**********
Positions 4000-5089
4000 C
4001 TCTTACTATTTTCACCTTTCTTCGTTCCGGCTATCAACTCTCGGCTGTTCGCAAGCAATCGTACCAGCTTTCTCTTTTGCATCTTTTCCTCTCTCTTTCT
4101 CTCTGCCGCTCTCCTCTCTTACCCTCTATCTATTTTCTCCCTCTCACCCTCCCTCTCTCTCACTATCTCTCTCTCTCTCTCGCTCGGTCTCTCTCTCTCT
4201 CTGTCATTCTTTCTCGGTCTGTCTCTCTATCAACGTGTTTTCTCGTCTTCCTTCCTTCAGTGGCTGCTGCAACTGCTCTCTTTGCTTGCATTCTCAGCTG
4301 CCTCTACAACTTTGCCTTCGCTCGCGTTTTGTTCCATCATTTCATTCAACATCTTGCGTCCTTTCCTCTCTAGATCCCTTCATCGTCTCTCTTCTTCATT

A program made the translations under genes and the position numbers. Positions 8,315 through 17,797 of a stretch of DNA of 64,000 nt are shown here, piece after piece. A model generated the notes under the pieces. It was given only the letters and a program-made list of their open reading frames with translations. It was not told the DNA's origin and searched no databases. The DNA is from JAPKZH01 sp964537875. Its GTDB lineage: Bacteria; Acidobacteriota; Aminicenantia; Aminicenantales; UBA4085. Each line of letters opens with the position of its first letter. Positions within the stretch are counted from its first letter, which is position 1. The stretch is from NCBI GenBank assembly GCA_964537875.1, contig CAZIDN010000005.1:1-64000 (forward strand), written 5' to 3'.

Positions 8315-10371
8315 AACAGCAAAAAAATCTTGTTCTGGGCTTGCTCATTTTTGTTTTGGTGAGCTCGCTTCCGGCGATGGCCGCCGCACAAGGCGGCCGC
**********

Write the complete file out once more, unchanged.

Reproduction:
Positions 4000-5089
4000 C
4001 TCTTACTATTTTCACCTTTCTTCGTTCCGGCTATCAACTCTCGGCTGTTCGCAAGCAATCGTACCAGCTTTCTCTTTTGCATCTTTTCCTCTCTCTTTCT
4101 CTCTGCCGCTCTCCTCTCTTACCCTCTATCTATTTTCTCCCTCTCACCCTCCCTCTCTCTCACTATCTCTCTCTCTCTCTCGCTCGGTCTCTCTCTCTCT
4201 CTGTCATTCTTTCTCGGTCTGTCTCTCTATCAACGTGTTTTCTCGTCTTCCTTCCTTCAGTGGCTGCTGCAACTGCTCTCTTTGCTTGCATTCTCAGCTG
4301 CCTCTACAACTTTGCCTTCGCTCGCGTTTTGTTCCATCATTTCATTCAACATCTTGCGTCCTTTCCTCTCTAGATCCCTTCATCGTCTCTCTTCTTCATT

A program made the translations under genes and the position numbers. Positions 8,315 through 17,797 of a stretch of DNA of 64,000 nt are shown here, piece after piece. A model generated the notes under the pieces. It was given only the letters and a program-made list of their open reading frames with translations. It was not told the DNA's origin and searched no databases. The DNA is from JAPKZH01 sp964537875. Its GTDB lineage: Bacteria; Acidobacteriota; Aminicenantia; Aminicenantales; UBA4085. Each line of letters opens with the position of its first letter. Positions within the stretch are counted from its first letter, which is position 1. The stretch is from NCBI GenBank assembly GCA_964537875.1, contig CAZIDN010000005.1:1-64000 (forward strand), written 5' to 3'.

Positions 8315-10371
8315 AACAGCAAAAAAATCTTGTTCTGGGCTTGCTCATTTTTGTTTTGGTGAGCTCGCTTCCGGCGATGGCCGCCGCACAAGGCGGCCGC